Article citations

    Gupta, B. and Mitra, J.K. (2007) Anaesthetic Management of Chemodectoma Excision. The Indian Anesthetists, Forum.
    www.theiaforum.org

has been cited by the following article:

  • TITLE: Carotid Body Tumour: The Second Case Series from Baghdad, Iraq
  • AUTHORS: Waleed M. Hussen, Abdulsalam Y. Taha, Diar S. Hama-Kareem
  • KEYWORDS: Carotid Body Tumour, Paraganglioma, Chemodectoma, Stroke, Cranial Nerve Deficits
  • JOURNAL NAME: International Journal of Clinical Medicine DOI: 10.4236/ijcm.2015.63019 Mar 20, 2015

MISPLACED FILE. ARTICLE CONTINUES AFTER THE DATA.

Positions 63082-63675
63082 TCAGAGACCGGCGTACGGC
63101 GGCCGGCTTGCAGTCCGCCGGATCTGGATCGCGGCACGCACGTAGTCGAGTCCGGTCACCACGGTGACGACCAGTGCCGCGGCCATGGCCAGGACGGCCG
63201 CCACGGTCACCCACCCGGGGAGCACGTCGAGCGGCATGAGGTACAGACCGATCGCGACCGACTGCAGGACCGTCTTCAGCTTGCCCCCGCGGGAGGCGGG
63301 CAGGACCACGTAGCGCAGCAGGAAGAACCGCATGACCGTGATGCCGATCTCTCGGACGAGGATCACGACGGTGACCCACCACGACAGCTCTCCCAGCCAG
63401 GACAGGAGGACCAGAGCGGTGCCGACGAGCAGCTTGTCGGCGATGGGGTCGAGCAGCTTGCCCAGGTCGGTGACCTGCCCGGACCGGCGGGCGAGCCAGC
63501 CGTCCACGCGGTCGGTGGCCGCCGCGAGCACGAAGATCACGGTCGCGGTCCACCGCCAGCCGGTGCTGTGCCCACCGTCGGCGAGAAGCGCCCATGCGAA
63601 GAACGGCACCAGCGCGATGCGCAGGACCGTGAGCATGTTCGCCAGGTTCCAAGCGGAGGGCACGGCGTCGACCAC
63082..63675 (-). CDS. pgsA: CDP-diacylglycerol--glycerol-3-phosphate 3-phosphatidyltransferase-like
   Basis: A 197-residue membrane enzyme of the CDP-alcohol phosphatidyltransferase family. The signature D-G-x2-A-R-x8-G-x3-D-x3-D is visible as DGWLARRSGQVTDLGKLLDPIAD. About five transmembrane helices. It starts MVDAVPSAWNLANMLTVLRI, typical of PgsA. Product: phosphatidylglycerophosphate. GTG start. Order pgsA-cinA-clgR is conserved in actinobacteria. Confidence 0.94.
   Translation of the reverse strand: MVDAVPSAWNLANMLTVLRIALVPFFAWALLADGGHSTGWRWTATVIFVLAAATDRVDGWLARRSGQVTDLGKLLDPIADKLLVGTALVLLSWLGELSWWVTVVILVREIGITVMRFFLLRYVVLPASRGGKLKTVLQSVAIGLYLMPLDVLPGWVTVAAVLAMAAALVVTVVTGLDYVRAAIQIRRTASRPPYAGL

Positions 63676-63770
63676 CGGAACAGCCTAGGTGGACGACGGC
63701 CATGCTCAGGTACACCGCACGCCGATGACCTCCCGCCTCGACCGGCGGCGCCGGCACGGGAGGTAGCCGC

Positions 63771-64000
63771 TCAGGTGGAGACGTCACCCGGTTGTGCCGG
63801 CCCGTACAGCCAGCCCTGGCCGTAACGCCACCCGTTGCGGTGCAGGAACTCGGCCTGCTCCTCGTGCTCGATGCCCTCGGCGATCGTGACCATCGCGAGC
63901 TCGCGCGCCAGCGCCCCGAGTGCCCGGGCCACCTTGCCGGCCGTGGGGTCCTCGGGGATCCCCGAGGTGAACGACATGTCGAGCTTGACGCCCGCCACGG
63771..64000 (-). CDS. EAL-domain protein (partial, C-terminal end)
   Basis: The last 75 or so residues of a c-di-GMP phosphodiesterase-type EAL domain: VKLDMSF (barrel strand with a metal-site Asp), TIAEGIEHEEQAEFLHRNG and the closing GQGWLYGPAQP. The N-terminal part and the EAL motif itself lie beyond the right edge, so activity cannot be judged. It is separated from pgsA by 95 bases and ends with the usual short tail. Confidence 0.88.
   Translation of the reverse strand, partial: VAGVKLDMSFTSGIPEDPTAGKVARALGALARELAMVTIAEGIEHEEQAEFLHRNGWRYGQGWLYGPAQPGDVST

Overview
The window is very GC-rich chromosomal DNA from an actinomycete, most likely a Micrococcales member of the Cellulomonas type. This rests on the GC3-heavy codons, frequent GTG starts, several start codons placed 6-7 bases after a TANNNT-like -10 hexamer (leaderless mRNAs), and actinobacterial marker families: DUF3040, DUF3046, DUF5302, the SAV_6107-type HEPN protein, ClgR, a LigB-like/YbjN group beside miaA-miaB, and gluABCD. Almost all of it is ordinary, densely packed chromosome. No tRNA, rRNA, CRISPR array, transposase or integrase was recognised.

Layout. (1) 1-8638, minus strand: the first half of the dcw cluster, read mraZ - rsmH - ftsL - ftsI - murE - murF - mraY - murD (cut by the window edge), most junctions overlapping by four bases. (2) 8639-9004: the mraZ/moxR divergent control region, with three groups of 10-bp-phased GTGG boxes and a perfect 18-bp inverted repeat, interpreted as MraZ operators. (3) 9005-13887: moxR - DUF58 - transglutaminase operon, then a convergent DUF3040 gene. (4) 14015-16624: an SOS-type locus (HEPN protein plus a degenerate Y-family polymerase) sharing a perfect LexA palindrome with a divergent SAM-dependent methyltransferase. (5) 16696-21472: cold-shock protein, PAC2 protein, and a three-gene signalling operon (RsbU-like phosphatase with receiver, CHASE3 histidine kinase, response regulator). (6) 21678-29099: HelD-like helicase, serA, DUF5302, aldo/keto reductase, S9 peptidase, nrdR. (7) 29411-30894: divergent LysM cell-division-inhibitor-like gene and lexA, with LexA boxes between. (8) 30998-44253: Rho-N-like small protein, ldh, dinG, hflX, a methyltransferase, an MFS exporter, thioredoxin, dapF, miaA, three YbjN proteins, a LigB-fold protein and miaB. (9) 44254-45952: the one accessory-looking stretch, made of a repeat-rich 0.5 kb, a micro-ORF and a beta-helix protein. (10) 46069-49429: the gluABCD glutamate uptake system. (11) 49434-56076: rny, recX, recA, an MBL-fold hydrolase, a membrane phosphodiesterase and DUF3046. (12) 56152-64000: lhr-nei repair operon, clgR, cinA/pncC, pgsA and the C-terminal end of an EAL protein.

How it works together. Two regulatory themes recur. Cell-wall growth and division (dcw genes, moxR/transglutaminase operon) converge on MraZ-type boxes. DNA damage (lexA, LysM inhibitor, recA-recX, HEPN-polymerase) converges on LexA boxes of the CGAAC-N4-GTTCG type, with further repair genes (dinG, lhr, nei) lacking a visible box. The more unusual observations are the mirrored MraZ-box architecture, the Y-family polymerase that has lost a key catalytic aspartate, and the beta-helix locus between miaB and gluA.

• ABSTRACT: Background: Carotid body tumour (CBT) is a rare neoplasm, yet it is the commonest head and neck paraganglioma. In Iraq, relevant literature is sparse. Herein, we present our second case series. Methodology: Patients with CBTs that were operated upon in the Department of Thoracic and Vascular Surgery, Baghdad Medical City from 2010 to 2014 were enrolled. History and examination were followed by a workup of duplex ultrasonography, CT scan, magnetic resonance imaging, CT or conventional carotid angiography. Surgical exploration via a standard anterolateral cervical incision and subadventitial dissection was used to resect the tumours with preservation of carotid arteries. Intra-luminal carotid shunts and vein grafts were prepared to be used if necessary. Results: There were 5 males and 2 females aging 17 - 46 with a mean of 32.9 ± 9.8 year. All patients had slowly growing painless pulsatile swelling below mandiblular angle for long durations (1 - 25 years) and a positive Fontaine’s sign. All tumours were benign, unilateral (right n = 4, left n = 3) and ranging in size from 3 × 3 cm to 6.4 × 3.2 cm. Beside US neck exam, carotid angiography was done in 5 patients. According to Shamblin classification, 4 were class II, 2 class I and 1 class III. All tumours were successfully resected with preservation of ICA. However, the ECA was safely ligated twice due to severe involvement. Tongue deviation occurred once (14.3%) but no patient died and none had stroke or recurrence. Conclusions: Our results of surgery for CBT compare very well with the international standards.